Tuvalu opposition strongly oppose proposed citizenship and passport scheme


Tuvalu’s Opposition Party believes the proposed Tuvalu citizenship and passport investment scheme is very dangerous.

Former Prime Minister and Opposition leader Enele Sopoaga says the scheme is ‘unnecessary’ and must go through due diligence on the costs and benefits for Tuvalu.

“Critical in this regard are the questions of transparency, verification processes, credibility of the buyers, duties of the buyers, responsibility of the buyers, and risks management for Tuvaluan interests, local and global,” Sopoaga said in a statement.

He said citizenship is much more than a piece of paper.

“It is about embracing values and principles. It represents the roots that go deep in our Tuvaluanness, our memories, our culture, and our patriotism to the pride of our nation, Tuvalu. Citizenship carries the right to express and the duty to be as a Tuvaluan.

“A sovereign independent State must have five fundamental constituent features: (1) a fixed territory, (2) a population, (3) Citizenship/Passport (4) ability to form Governments and (5) ability to enter into international conventions, treaties and agreements.

Tuvalu was admitted into the UN in 2000, after having satisfied all the above criteria, and proven since 1978, year of Independence, it is responsible as a Sovereign and Independent State to manage those traits of Nationhood and Statehood. Tuvalu has never had any passport scheme since entering UN,” said Sopoaga.

He said the proposed sale of Tuvalu passports to foreigners is understood to be driven by the desire to generate revenue for Tuvalu.

“Foreigners would be attracted to buy a Tuvaluan passport at the costs of $150,000 (US$119,000) per book. An estimated AUDS$5 million (US$3.9 million), will be raised in 2021, and another $100 million (US$79 million) after ten years.

“Of course income revenue is useful for Tuvalu. Several Pacific Island Countries and Caribbean islands have tried these schemes for the same reasons. In the Pacific, all of these schemes, but Vanuatu have failed and stopped, some have had their schemes imposed upon by members of the international community to stop or face serious repercussions including sanctions.

“How this money is to be used by Tuvalu is a mystery as well which sectors are gong to benefit, is this revenue to simply fill up the huge deficits that is already occurring? And how is this huge revenue going to trickle down? But citizenship is not as cheap as the dot TV internet name domain. Nor is citizenship like selling a sack of coconuts on line to foreign purchasers who would have no slightest knowledge, affiliation, care, allegiance, nor duty to serve Tuvalu. Far from it. Foreigners may have money, but do they care? And if one passport is $150,000 (US$119,000), how much is the costs of citizenship,” Sopoaga emphasised.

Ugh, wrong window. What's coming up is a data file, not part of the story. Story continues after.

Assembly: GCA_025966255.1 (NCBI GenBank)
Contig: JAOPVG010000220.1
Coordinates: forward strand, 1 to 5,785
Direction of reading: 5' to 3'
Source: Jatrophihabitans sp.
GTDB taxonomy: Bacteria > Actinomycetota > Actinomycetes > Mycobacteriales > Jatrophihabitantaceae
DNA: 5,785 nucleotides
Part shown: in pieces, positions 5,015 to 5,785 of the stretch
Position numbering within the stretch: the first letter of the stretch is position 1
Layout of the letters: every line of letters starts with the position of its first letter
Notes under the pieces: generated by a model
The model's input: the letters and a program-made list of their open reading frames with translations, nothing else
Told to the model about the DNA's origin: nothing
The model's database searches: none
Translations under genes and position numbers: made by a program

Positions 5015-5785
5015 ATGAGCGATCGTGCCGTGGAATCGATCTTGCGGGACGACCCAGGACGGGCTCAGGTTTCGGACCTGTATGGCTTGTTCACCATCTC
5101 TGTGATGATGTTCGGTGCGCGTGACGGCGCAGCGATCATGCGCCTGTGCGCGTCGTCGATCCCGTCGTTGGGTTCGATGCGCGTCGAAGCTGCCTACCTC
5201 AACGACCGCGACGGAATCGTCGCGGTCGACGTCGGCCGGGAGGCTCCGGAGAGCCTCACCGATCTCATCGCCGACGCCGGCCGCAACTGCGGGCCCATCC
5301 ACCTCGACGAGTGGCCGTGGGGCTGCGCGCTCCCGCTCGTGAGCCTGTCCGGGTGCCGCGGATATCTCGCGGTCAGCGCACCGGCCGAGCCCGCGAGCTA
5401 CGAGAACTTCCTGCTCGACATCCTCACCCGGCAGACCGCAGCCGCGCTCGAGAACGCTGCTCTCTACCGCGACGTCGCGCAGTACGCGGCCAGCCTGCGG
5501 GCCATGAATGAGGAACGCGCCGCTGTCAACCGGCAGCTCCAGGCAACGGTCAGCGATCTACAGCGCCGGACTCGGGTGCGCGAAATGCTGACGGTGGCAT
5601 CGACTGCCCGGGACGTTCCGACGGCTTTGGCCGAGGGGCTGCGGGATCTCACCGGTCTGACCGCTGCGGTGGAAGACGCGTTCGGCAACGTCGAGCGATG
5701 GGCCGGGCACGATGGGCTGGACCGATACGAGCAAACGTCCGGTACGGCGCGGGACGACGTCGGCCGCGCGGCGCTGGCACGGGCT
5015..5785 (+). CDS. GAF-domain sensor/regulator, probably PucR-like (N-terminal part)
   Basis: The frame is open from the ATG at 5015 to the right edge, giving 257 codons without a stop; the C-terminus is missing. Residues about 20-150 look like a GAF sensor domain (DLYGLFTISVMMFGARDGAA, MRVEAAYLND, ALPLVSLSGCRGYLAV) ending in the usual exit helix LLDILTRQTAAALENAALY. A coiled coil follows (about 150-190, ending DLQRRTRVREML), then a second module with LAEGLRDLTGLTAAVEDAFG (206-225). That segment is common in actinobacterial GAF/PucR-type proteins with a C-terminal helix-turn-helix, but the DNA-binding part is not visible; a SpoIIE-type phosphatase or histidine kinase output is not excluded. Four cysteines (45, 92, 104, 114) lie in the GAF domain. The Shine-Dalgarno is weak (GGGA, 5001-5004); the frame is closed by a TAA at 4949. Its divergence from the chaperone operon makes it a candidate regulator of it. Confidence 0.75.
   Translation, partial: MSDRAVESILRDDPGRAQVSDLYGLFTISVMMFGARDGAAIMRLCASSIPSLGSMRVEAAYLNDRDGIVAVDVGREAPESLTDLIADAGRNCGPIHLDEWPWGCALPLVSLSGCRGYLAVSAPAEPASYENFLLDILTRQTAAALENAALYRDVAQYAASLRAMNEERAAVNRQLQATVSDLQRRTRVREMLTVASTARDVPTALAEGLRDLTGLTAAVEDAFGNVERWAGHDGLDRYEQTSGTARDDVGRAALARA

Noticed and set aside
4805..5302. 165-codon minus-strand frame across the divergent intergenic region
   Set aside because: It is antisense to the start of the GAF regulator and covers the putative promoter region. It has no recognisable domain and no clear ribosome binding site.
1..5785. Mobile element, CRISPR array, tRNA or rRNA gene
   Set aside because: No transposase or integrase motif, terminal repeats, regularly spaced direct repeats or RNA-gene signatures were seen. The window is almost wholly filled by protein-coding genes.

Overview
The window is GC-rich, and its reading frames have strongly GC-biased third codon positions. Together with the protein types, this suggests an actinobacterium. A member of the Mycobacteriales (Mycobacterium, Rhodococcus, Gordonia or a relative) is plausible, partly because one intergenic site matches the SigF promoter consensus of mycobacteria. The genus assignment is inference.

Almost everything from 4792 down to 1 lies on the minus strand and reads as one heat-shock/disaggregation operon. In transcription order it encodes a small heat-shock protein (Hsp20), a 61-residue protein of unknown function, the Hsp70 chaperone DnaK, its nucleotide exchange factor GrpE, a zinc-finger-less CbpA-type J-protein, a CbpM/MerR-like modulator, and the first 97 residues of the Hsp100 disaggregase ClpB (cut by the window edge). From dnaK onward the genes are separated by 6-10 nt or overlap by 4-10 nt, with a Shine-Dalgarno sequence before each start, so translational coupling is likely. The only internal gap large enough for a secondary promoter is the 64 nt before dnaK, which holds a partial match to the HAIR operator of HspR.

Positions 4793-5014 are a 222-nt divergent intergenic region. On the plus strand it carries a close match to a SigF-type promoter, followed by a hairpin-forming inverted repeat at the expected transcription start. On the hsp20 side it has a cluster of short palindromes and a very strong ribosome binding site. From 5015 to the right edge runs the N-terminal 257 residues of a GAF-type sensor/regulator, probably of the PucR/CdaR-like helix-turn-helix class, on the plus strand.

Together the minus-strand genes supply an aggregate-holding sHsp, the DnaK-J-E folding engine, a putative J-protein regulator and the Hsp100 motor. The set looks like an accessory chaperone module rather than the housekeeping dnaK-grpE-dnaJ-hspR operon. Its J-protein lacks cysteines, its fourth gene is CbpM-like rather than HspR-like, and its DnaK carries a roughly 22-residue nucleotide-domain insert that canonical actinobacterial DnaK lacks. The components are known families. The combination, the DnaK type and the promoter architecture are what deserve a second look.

The critical issue here is not the passport nor revenue, but the citizenship of Tuvalu, he said.

“You may have citizenship without a passport. But you can never have a Tuvalu passport without Tuvaluan citizenship. Citizenship carries not just a right, but a duty to serve Tuvalu and protect its reputation all the time.

“In the Pacific nearly all PICs including Tuvalu have tried similar schemes. In Tuvalu the Government of the day tried it in 1997 taking advantage of the return of Hong Kong to communist China from the UK and the huge number of Chinese who had vied to acquire foreign passports. We did receive revenue, but we also got Tuvalu reputation badly tarnished and compromised,” said Sopoaga said.

Sopoaga said recently, several attempts were made to mislead Tuvalu Governments into selling Tuvaluan passports to foreigners and strangers.

“Several offers and persuasion of up to US$90,000 per passport were offered to Government. A particular guy in Taiwan assisted by a Tuvaluan diplomat in 2018 had a team of Chinese business people pay for full hotel accommodation costs in Denarau, Nadi, Fiji for government officials. Luckily, the proposal was far from being properly completed and the Government simply rejected it outright.

“We strongly believe citizenship belongs to all Tuvalu people. It means we are all committed to give our lives in service to it. We cannot see how those foreigners who purchase Tuvaluan citizenship and passports can make commitment to serve and defend it.

Citizenship is a treasure not to be taken lightly or treated like a bag of fish. Without proper due diligence, The Opposition Group strongly opposes the proposed citizenship and passport scheme,” said Sopoaga in the statement….. PACNEWS